Oftentimes organizations use the words “creating” and “innovating” interchangeably, not realizing the distinction between the two terms. Definitionally “creating” is best described as unleashing the potential of the mind to conceive new ideas whereas “innovating” is the introduction of change into relatively stable systems (www.businessinsider.com). Per Theodore Levitt (American Economist, Harvard Business School Professor and Harvard Business Review Editor), “What is often lacking is not creativity in the idea-creating sense but innovation in the action-producing sense, e.g., putting ideas to work.” That said, given today’s economic climate, business environment complexities, solution immediacy demands, tactical work assignment overload coupled with employee engagement erosion, organizations are unintentionally stifling their ability to create and ultimately innovate. How so?
Pioneering theorists Graham Wallas and Max Wertheimer presented one of the first creative process models which has withstood the test of time. Their model consists of four defined stages:
- Preparation ̶ defining, observing and studying the issue
- Incubation – unconsciously internalizing the issue though not actively/observably “working it”
- Illumination ̶ consciously become aware that an idea is eminent
- Verification ̶ consciously verifying that the idea is real and further forming its exact shape
The challenge with a percentage of today’s organizations is that they do not:
- Provide their employees with the necessary runway (aka the available capacity) and renewal time (aka being untethered from the work environment) to thoughtfully, systematically and successfully traverse the four stages. Organizations oftentimes want and actually demand immediate, on-the-spot answers to big problems and challenges, not giving their employees the requisite critical thinking, unconscious incubation and illumination plus verification time to devise innovative approaches and solutions. Additionally employees are incredibly bogged down in day-to-day tactics, looming deadlines and conflicting priorities to a degree whereby they either have no time to be creative or, as is in the case of the “best and the brightest” high performing employees, they are mentally, physically, spiritually and emotionally exhausted to a degree where it’s difficult to muster any amount of creative energy.
- Teach and encourage their employees to tap into their imagination. Yes, unleashing one’s creativity can be taught or at least, the right inspirational leader/facilitator can help employees “get out of their own heads” by breaking free from conventional, restrictive thinking through proven techniques that aid the idea-generation process. As important, organizations must create a safe environment where creativity and innovation are celebrated. As Charles Brower, an American Advertising Executive and American Advertising Federation Hall of Fame Inductee, once stated “A new idea is delicate. It can be killed by a sneer or a yawn; it can be stabbed to death by a quip and worried to death by a frown on the right man’s brow.”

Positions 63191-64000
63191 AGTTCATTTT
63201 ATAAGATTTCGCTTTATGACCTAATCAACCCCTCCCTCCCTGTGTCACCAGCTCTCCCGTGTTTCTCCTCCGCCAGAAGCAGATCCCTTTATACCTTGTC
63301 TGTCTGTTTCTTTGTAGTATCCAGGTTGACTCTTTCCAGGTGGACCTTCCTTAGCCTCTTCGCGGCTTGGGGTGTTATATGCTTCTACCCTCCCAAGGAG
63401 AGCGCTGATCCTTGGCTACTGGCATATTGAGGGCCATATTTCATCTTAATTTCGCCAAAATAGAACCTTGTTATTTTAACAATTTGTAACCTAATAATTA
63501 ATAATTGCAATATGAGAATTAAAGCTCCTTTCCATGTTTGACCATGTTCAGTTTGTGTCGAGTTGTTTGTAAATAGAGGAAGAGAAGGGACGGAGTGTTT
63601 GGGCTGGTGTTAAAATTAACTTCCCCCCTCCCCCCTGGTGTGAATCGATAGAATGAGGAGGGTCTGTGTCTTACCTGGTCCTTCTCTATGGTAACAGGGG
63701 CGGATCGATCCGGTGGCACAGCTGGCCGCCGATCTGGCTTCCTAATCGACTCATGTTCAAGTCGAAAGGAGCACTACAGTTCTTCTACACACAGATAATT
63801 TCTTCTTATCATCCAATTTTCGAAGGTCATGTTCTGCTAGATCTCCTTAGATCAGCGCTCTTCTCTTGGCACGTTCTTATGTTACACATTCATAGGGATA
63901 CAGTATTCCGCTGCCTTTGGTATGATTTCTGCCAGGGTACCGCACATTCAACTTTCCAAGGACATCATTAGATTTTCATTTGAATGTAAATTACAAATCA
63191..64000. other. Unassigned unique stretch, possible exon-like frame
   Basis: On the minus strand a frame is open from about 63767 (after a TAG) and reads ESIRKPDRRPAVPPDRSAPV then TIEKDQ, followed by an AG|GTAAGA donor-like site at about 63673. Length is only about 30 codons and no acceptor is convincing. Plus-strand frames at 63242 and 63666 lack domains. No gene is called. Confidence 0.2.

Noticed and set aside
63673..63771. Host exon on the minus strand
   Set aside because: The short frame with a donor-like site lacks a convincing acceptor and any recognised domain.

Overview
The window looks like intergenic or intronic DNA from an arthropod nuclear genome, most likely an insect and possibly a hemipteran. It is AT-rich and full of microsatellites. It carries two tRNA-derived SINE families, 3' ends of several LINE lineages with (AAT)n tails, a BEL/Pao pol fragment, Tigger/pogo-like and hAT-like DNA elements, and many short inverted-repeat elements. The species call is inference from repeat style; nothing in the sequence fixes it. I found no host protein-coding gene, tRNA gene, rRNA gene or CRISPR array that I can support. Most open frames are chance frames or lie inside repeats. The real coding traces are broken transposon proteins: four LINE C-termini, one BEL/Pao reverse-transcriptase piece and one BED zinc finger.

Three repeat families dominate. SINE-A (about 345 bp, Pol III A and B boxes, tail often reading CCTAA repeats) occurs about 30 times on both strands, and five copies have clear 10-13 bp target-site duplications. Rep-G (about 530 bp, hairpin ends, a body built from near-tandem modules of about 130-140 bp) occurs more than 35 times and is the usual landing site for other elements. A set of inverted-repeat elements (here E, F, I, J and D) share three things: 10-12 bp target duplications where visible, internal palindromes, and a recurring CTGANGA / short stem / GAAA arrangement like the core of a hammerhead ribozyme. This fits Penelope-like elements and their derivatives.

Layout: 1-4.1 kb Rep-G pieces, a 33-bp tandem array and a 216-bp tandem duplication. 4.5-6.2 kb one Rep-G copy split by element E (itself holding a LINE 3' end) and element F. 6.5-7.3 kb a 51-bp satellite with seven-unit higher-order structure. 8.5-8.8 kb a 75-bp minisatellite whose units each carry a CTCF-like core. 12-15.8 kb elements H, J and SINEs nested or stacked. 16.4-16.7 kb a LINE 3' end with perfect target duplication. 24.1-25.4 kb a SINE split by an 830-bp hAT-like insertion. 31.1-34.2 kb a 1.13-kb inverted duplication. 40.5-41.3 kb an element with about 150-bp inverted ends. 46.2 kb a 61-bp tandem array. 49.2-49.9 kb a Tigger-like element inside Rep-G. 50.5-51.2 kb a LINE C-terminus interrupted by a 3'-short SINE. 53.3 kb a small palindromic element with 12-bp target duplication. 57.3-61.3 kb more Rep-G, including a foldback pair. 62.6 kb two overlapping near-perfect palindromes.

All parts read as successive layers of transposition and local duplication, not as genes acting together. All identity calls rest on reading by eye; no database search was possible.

- Realize that the last priority on a partially or totally disengaged employee’s list is to help his/her employer innovate new ways of fulfilling unmet internal and external needs and/or advance an organization’s competitive advantage position. Until organizations fully acknowledge, directly address and permanently solve their employee engagement shortfalls, with respect to employees and contractors alike (aka all of their people assets), creative thinking and innovation will continue to be two of many employee disengagement casualties. (Supplemental Reading – Successfully Increasing Employee Engagement – A Case Study)
To close the loop with creativity’s linkage to innovation, “Everyone who’s ever taken a shower has an idea. It’s the person who gets out of the shower, dries off and does something about it who makes a difference.” (Nolan Bushnell, Atari and Chuck E. Cheese Founder, “Innovator of the Year” Award Winner, Newsweek’s “50 Men Who Changed America” Honoree). If you’re an organization or leader who enables and promotes creativity, takes action and successfully executes, you can, without a doubt, harness idea power through innovation.